Rakim: ‘We Need a Few More Kanyes’

Talking with the rap legend about the state of hip-hop today, the state of hip-hop when he started—and how he ended up living in suburban Connecticut

Rakim 2012

Rakim, also known as Rakim Allah, Ra, or simply as The God, is one of the most influential artists in the history of hip-hop. From his first single, “Eric B. Is President,” released in 1985, Rakim (born Michael William Michael Griffin Jr. in the working class suburb of Wyandanch, Long Island) mesmerized listeners with a combination of laid-back menace and an introvert’s version of emotional directness, and a mastery of technique that seemed startlingly complete for an artist who was only 18 years old. His wildly innovative rhyme patterns and unique storytelling gifts helped transform rap from urban block-party music based in New York into the dominant American popular art form of the past 25 years.

Rakim’s rhymes were so good that they created not one but two new generations of rappers, from Nas, the Wu Tang Clan, and Biggie Smalls, to Jay Z and Kanye West. He’s also, in many ways, among the most humble performers imaginable in a genre defined in large part by lavish boasting about cars, gold chairs, expensive watches, private jets, etc. Soft-spoken and bearing strong if eclectic attachments to Islamic beliefs, Rakimwas never typical of anything in hip-hop, even before the Bentley and Gulfstream era. Now 44 years old, he remains married to his high-school sweetheart, with whom he has raised three children in Stamford, Connecticut, where he dwells in a post-preppie McMansion just down the road from the comedian Gene Wilder.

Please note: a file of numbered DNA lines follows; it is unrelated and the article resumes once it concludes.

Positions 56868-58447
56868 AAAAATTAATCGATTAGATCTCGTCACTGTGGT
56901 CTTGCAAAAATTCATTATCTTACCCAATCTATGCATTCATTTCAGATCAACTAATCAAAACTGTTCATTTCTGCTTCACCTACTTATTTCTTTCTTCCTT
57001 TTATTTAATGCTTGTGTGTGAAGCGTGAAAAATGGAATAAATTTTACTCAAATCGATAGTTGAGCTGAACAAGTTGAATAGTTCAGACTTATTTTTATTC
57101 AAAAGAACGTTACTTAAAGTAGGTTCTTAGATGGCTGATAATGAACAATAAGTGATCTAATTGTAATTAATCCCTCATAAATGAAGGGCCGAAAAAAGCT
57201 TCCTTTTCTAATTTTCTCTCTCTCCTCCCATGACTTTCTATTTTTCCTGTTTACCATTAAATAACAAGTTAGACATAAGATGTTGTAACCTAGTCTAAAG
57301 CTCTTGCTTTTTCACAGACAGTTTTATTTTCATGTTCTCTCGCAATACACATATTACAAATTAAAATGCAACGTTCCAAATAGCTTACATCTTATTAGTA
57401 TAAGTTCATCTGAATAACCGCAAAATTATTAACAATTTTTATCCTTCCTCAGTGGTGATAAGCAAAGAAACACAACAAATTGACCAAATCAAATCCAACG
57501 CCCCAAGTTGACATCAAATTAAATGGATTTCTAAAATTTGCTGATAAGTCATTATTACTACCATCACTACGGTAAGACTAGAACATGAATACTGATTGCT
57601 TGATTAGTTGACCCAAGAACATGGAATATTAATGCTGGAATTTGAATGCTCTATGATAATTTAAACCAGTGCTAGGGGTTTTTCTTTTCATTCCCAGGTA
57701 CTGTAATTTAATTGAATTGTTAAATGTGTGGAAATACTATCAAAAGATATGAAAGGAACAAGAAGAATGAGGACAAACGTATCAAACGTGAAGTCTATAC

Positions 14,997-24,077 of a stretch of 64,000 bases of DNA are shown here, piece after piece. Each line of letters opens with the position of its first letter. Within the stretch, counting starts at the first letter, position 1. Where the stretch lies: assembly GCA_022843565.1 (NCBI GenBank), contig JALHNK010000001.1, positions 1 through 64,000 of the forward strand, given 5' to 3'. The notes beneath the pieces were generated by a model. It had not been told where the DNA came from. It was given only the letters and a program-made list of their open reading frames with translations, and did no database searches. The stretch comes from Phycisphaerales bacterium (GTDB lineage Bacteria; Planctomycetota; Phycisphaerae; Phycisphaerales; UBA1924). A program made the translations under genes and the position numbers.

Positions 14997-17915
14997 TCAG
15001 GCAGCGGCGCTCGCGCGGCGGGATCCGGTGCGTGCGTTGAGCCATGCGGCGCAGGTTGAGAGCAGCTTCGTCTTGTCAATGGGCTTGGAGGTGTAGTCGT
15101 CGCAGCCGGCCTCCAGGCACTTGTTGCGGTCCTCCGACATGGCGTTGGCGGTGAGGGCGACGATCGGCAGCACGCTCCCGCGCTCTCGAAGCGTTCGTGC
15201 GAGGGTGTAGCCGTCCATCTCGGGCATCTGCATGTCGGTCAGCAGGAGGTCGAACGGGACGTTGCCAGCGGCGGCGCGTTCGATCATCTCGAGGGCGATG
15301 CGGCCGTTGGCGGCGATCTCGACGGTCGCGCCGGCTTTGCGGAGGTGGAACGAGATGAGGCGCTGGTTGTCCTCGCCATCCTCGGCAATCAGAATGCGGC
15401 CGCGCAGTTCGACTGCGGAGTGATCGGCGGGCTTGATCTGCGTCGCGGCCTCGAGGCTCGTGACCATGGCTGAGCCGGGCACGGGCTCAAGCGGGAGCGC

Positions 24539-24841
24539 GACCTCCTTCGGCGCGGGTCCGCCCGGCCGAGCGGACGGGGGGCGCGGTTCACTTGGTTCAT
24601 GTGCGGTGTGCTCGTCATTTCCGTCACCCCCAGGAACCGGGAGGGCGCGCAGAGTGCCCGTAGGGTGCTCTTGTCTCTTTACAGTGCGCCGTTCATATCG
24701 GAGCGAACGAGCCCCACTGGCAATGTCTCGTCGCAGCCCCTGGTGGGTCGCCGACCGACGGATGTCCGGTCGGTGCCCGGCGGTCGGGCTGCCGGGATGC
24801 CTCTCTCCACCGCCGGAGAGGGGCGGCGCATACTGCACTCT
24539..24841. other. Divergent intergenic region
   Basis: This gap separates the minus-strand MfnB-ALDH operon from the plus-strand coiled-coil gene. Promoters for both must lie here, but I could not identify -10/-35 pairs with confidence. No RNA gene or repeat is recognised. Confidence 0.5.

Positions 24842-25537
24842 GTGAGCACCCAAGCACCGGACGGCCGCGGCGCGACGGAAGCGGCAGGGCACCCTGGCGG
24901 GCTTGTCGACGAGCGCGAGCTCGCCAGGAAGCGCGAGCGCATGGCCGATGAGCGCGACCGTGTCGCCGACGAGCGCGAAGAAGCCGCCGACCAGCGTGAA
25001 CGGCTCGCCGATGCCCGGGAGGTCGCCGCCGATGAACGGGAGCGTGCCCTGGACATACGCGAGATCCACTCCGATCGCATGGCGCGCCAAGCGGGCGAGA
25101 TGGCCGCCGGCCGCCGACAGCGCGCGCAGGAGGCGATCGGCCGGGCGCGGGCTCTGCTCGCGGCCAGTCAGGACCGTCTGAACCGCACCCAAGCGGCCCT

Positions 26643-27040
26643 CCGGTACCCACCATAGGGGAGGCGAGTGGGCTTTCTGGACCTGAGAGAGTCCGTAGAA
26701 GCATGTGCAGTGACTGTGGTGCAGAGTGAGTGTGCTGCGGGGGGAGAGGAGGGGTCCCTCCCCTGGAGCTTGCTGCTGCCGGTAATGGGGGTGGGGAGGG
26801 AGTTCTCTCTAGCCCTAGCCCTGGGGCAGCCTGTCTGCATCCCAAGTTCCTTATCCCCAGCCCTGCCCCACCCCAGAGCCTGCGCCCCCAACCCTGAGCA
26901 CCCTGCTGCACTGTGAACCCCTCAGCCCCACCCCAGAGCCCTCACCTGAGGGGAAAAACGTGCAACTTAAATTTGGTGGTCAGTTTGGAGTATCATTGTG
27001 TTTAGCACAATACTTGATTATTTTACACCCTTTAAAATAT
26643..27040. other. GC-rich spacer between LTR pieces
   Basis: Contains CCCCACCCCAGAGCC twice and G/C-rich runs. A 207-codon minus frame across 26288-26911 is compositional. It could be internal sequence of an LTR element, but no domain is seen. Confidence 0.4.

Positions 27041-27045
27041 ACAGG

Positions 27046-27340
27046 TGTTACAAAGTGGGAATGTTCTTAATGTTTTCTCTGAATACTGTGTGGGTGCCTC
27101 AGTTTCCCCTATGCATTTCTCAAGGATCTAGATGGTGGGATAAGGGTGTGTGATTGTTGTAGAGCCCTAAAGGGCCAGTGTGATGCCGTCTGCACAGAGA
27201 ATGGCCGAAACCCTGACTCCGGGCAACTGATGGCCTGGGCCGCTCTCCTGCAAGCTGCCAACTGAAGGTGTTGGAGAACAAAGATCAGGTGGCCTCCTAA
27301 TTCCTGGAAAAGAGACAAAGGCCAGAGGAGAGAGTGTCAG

I went to visit Rakim after following Jay-Z and Kanye West across America because he is so widely respected by hip-hop fans and artists alike, and because we used to be neighbors in Chelsea. He welcomed me into a home whose spacious interior included a large picture of the Honorable Elijah Muhammad, several large dogs, and hundreds of well-thumbed books. We talked for about three and a half hours in his snowbound study about Kanye and Jay-Z, the evolution of hip-hop, and how he wrote some of his greatest songs.

When I listen to the artists that I love, from Nas to Kanye West, when I hear that interior voice, of a rapper creating self-aware characters with complex emotions in rhyme, I hear you. And some of those artists are name checking you and quoting you, and some of them are not. But they all heard you as kids and then took what you did in their own direction.

I definitely was reaching for that unique sound and a style that I could call my own. I was always a laid-back, subdued person, and I just try to let that speak through my music.

One line I remember so well was that beginning line of “Paid in Full, “Thinking of a master plan / Ain’t nothing but sweat inside my hand.” The dynamics of that verse are perfect because all the possibilities of that song, the directions that character can go, are created by the opposing force of those two first lines.

No doubt. I guess to put the whole song in a nutshell, you know, every good plan starts at nothing. You know what I mean? We’re all in the same predicament, man. So I just start “Thinking of a master plan / Ain’t nothing but sweat inside my hand.” I figure that a lot of people can relate with that, for the crowd that I was reaching for, for the people that felt they wanted to do better.



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